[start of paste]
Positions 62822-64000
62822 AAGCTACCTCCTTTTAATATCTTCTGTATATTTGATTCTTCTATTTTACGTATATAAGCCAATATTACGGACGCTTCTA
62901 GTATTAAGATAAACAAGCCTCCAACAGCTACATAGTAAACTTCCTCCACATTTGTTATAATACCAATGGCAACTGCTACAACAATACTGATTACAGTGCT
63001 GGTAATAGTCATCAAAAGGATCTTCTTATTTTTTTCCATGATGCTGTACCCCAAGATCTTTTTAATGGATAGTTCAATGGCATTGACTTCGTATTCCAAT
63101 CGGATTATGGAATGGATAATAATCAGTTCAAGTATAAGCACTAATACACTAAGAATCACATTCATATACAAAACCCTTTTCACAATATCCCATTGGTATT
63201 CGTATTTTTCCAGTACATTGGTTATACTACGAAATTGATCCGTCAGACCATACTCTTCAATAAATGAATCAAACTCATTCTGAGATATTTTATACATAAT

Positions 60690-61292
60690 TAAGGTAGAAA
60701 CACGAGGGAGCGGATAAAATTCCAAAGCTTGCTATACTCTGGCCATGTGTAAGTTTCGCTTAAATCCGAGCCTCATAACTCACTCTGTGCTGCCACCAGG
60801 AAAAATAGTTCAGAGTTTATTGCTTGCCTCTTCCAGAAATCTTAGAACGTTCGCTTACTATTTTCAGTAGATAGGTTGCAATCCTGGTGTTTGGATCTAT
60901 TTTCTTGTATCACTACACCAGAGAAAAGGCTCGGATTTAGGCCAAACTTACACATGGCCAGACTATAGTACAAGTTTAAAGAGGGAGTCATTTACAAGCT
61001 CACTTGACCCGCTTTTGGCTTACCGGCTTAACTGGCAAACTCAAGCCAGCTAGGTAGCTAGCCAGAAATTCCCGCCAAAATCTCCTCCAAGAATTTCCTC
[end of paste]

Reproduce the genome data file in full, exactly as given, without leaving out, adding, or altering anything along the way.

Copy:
Positions 62822-64000
62822 AAGCTACCTCCTTTTAATATCTTCTGTATATTTGATTCTTCTATTTTACGTATATAAGCCAATATTACGGACGCTTCTA
62901 GTATTAAGATAAACAAGCCTCCAACAGCTACATAGTAAACTTCCTCCACATTTGTTATAATACCAATGGCAACTGCTACAACAATACTGATTACAGTGCT
63001 GGTAATAGTCATCAAAAGGATCTTCTTATTTTTTTCCATGATGCTGTACCCCAAGATCTTTTTAATGGATAGTTCAATGGCATTGACTTCGTATTCCAAT
63101 CGGATTATGGAATGGATAATAATCAGTTCAAGTATAAGCACTAATACACTAAGAATCACATTCATATACAAAACCCTTTTCACAATATCCCATTGGTATT
63201 CGTATTTTTCCAGTACATTGGTTATACTACGAAATTGATCCGTCAGACCATACTCTTCAATAAATGAATCAAACTCATTCTGAGATATTTTATACATAAT

Positions 60690-61292
60690 TAAGGTAGAAA
60701 CACGAGGGAGCGGATAAAATTCCAAAGCTTGCTATACTCTGGCCATGTGTAAGTTTCGCTTAAATCCGAGCCTCATAACTCACTCTGTGCTGCCACCAGG
60801 AAAAATAGTTCAGAGTTTATTGCTTGCCTCTTCCAGAAATCTTAGAACGTTCGCTTACTATTTTCAGTAGATAGGTTGCAATCCTGGTGTTTGGATCTAT
60901 TTTCTTGTATCACTACACCAGAGAAAAGGCTCGGATTTAGGCCAAACTTACACATGGCCAGACTATAGTACAAGTTTAAAGAGGGAGTCATTTACAAGCT
61001 CACTTGACCCGCTTTTGGCTTACCGGCTTAACTGGCAAACTCAAGCCAGCTAGGTAGCTAGCCAGAAATTCCCGCCAAAATCTCCTCCAAGAATTTCCTC